I’m not the only indie developer writing on this topic today, check out the links at the bottom of this post.
There is a bit of a trend, as I see it, an unwelcome one, for the subject of game ‘length’ to be the dominant topic in the reviews of new games. I don’t think this a good direction for the industry to move in.
As an ‘older’ gamer, I recall a time when the whole idea of game length was silly. How long is pacman? how long is space invaders? As long as you have time for, clearly. Now you may argue (and some do) that the only reason that early games worked this way was the artificial constraints caused by a lack of processing power and file storage. These days we can have games with hand-crafted, bump mapped worlds made in incredible detail, and this is clearly better and more immersive and thus games should be measured in this way.
Now I’m not vaguely going to suggest that more-detailed, more immersive worlds are not a good thing. They clearly are. What I’m against is the weighing up of a games value (both artistically and in monetary terms) by sheer length and content.
Firstly, it would be insane to judge movies or books the same way. Andrew Marrs ‘The History of Modern Britain’ weighs in at 602 pages for £8.99, whereas Malcom Gladwells ‘tipping point’ is an all-too short disappointing gameplay experience at just 259 pages for £7.99, representing far worse gameplay for your gaming cash.
Sounds totally bonkers doesn’t it?
Is Halo a better game than World of Goo? Personally, I probably enjoyed WoG better, but I haven’t finished either game, so I have no idea which is longest. Clearly, game length didn’t vaguely factor in for me. And That doesn’t put me in some minority either. A huge chunk of gamers never finish games. I’ve been gaming since pong and only ever ‘finished’ 3 games in my entire life. I got bored with Half Life (yes really) and Half Life 2, and Bioshock, and almost any game you care to mention. When I read about how some l33t haxxor ‘finished’ a game in 8 hours, I find it laughable. Imagine bragging about ‘finishing’ war and peace in 2 days. The idea is to enjoy the experience, not race to the end as fast as you can.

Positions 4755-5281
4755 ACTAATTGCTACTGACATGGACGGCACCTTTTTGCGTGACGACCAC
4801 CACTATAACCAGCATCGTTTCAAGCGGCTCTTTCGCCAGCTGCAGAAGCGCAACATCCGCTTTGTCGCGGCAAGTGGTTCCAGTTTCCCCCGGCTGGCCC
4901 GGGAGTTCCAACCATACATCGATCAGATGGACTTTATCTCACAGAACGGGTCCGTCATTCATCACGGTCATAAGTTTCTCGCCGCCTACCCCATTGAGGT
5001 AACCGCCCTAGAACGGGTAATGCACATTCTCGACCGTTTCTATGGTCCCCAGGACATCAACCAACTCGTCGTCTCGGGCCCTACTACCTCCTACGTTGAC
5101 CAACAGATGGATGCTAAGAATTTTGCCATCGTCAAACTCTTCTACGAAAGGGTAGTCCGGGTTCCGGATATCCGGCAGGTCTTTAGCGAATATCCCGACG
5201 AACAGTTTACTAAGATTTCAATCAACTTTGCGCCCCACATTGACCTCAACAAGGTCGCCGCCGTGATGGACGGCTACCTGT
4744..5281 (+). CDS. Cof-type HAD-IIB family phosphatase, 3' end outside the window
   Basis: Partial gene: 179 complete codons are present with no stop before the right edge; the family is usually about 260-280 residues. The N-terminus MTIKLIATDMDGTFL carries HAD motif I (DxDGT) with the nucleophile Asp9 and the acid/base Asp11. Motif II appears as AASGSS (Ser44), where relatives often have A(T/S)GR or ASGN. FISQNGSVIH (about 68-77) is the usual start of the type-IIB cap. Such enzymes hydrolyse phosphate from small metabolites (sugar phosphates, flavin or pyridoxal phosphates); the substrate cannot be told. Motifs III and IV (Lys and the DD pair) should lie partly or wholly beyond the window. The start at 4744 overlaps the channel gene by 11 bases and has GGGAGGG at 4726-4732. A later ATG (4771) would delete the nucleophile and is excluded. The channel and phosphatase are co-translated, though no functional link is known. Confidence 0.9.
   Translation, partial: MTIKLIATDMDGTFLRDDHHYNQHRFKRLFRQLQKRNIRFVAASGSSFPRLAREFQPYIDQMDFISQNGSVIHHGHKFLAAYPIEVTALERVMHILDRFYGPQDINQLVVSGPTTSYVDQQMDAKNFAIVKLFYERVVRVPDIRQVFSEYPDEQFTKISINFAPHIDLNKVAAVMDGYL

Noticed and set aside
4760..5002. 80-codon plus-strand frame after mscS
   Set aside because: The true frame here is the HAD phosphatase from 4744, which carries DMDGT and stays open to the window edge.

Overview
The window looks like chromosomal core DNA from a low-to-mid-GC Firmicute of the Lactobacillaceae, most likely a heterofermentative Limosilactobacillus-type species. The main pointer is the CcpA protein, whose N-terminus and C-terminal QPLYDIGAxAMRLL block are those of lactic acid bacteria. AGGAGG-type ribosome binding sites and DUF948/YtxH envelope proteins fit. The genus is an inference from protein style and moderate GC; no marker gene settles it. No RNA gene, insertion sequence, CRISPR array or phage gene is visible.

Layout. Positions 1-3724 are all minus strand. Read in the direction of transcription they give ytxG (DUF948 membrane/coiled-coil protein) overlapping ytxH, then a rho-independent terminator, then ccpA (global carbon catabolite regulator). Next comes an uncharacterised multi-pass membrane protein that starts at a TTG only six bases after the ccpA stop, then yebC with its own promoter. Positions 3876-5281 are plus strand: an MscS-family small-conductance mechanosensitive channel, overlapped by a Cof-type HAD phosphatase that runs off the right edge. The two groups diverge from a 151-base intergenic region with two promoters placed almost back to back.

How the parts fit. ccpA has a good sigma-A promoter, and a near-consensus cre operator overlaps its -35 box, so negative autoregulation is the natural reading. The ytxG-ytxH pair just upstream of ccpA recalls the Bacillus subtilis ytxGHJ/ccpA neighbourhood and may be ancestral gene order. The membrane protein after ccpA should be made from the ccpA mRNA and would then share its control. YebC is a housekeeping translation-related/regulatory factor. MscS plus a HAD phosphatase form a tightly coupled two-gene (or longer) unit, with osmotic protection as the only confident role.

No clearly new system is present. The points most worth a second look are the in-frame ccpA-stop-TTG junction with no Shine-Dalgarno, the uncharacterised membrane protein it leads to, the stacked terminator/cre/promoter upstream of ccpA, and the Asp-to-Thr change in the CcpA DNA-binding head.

Even worse than paying for games where the effort is spread out over 100 hours, when i know I’ll get bored at 20, is games where, in a desperate bid to make the game sound ‘longer’, the designers introduce tedious sections where you plod back and forth between the same points to get their moneys-worth from the scenery. It’s obvious, it’s tedious, and it’s embarrassing. Please stop.
I don’t judge food purely by quantity. Anyone can produce a ton of bland rice for a trivial cost. We tend not to judge things purely by quantity, and when we do, we can at least admit we are being shallow. So lets stop doing it with games. Tell me if a game is good, tell me if a game is dull, but some meaningless statistic about how many levels, or how big the installer is, or how long it took you to ‘finish’ it is meaningless to me. Size doesn’t matter.
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